by John Gadsby, from Memoirs of the Principal Hymnwriters and Compilers, 1855
John Adams was born at Northampton, in the year 1751, of poor industrious parents. His mother, who was a good woman, was a member of the Baptist church under John Ryland, sen. They had two sons. The elder died young; but the younger, John, was put apprentice to an ironmonger in the same town. His master was so satisfied with his conduct, that he left off business in his favor. When 18 years of age, it pleased God to enlighten his mind by his Spirit, and call him into the grace of Christ. He then joined the church under Mr. Ryland, and continued a consistent member after Mr. Ryland left, his son, Dr. Ryland, succeeding him. When Mr. A. Fuller’s work on the Gospel came out, Dr. R. fell into the net, and Adams strenuously opposed him, and accused him of changing his principles, when Ryland said he had preached what he had not believed. Dr. Gill’s Commentary, which was in the table pew for the use of members, Dr. R. had removed observing that it was only fit for ministers. Adams at that time, 1791, wrote some lines which he called “A Lamentation.” For this poem and for receiving Mr. Huntington into his house, Dr. R. and his church excommunicated him; and Mr. H. wrote a book in his defence, entitled, “Excommunication.” The people not only cast Adams out, but persecuted him in every way, even injuring him in his business; and so far was Dr. R. carried by his zeal, that he publicly wished his people not to have any dealings with him.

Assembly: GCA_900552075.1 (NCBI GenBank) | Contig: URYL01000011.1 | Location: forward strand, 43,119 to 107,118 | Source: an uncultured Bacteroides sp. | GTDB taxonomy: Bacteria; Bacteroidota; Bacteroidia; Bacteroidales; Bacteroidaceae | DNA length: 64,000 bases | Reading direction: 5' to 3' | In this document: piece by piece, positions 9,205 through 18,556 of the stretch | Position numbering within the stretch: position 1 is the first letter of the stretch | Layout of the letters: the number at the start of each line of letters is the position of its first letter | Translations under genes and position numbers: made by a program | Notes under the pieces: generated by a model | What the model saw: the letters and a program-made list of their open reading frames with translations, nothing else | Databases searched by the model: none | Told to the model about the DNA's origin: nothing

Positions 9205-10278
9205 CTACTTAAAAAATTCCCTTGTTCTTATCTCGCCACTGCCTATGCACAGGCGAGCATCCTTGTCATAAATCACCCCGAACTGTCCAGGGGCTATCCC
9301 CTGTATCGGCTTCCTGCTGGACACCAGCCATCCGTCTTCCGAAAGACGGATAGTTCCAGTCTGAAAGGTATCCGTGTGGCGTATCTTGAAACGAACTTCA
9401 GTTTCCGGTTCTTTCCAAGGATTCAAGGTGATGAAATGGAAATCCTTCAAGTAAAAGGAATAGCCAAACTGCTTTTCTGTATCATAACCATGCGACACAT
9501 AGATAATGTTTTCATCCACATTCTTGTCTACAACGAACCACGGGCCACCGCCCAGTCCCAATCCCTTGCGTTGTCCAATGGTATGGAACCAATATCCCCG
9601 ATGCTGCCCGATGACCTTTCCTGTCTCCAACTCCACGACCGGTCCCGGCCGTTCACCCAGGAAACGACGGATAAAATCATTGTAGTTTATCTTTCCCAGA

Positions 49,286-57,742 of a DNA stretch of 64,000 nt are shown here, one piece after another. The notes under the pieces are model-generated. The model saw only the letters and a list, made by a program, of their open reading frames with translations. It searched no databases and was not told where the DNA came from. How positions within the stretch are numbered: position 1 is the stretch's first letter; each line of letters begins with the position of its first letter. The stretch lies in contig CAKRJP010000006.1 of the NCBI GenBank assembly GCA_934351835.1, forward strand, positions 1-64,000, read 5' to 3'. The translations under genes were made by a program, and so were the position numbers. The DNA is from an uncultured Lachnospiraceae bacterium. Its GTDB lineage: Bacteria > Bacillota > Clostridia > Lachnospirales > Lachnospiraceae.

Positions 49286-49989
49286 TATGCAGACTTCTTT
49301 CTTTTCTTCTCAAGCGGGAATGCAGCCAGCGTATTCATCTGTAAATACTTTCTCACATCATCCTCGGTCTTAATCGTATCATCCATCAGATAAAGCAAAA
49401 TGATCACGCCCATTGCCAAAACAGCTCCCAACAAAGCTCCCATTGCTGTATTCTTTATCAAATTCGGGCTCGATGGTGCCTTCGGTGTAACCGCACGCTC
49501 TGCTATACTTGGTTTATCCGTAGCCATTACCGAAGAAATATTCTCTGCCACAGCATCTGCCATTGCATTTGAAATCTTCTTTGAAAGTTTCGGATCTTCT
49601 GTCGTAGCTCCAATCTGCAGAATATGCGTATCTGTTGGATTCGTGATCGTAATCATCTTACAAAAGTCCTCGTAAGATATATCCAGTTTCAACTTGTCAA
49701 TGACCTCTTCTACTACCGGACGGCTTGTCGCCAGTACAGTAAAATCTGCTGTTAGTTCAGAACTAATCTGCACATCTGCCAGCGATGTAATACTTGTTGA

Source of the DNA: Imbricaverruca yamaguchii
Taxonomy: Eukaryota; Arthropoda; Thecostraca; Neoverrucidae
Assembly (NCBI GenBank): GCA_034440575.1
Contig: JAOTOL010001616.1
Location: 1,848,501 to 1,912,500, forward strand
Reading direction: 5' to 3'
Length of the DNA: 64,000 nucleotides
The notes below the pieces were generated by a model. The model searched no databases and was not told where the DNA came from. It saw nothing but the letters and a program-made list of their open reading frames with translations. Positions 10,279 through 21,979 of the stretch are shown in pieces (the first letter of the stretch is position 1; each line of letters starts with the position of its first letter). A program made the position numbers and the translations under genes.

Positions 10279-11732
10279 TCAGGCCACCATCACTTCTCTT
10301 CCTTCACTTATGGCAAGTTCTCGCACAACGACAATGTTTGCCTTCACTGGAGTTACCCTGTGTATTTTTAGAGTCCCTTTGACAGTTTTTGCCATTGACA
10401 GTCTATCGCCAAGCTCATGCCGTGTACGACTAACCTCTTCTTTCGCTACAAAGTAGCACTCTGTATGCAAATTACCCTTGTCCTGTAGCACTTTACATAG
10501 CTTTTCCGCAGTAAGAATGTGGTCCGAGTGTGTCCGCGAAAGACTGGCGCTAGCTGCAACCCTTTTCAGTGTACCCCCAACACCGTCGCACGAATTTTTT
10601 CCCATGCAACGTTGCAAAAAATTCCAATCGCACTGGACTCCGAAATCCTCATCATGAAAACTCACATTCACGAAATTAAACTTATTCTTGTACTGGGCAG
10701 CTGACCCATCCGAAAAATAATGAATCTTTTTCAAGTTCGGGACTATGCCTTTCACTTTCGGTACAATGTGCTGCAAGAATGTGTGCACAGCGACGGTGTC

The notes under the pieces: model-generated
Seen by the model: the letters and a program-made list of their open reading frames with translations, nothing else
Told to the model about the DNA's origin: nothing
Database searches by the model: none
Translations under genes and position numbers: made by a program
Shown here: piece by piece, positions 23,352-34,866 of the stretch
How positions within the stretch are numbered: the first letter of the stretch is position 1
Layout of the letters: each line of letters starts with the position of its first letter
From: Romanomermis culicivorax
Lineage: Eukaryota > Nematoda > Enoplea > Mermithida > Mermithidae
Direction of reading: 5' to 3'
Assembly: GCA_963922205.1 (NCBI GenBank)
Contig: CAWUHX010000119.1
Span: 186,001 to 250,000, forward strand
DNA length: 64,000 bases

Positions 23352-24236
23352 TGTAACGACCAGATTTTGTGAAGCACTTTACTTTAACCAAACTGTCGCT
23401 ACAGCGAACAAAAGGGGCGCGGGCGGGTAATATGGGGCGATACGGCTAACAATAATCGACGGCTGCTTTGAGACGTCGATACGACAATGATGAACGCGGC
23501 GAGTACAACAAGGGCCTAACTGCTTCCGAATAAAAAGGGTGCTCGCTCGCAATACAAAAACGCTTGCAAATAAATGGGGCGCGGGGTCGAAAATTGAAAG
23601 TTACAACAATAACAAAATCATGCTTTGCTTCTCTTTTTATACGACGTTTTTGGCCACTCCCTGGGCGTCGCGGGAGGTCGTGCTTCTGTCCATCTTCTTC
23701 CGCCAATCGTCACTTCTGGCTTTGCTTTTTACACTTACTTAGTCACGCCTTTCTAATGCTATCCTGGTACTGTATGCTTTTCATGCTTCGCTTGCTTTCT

Adams often said he was fed by ravens, and after many a meal would exclaim, ” The Lord has given me another good dinner. No thanks to John Ryland.” After this affair, he purchased two houses and converted them into a meeting-house, which Mr. Huntington, going from London for the purpose, opened. It was supplied, and I believe is to this day, with preachers of a free-grace gospel. In the year 1811, Adams left off, business and removed to London, in order to hear Mr. Huntington, and was received by him into communion. After Mr. H.’s death, Adams went to Olney, in Buckinghamshire, and from thence to Newton Blossomville, near Olney, where his son was curate. He afterwards returned to Northampton, and remained there until it pleased God to take him to himself, May 15th, 1835. He died full of joy, having no fear of death, and in full assurance of being for ever with the Lord. He was in his 84th year, and had been 66 years a follower of the Lord Jesus Christ. His life was unblameable. He outlived both Dr. Ryland and the 20 members who signed his excommunication. He never published any book, but some of his hymns were inserted in the ” Gospel Magazine” and his son who is now vicar of Thornton near Market Bosworth, has in his possession many of Adams’s hymns and poems which have never been published. In addition to those which have been inserted in various selections, and to which Adams’s name has usually been attached, the one commencing: “Jesus is our great salvation,” was written by him, though it has not until now been acknowledged as his.
Some information about the early history of the Providence Chapel (originally at Fish Street), Northampton with which John Adams was associated.
For the full story of John Adams and John Ryland, Jnr. can be found in Weighed in the Balance, ISBN 1 901716 00 8, published by The Huntingtonian Press.
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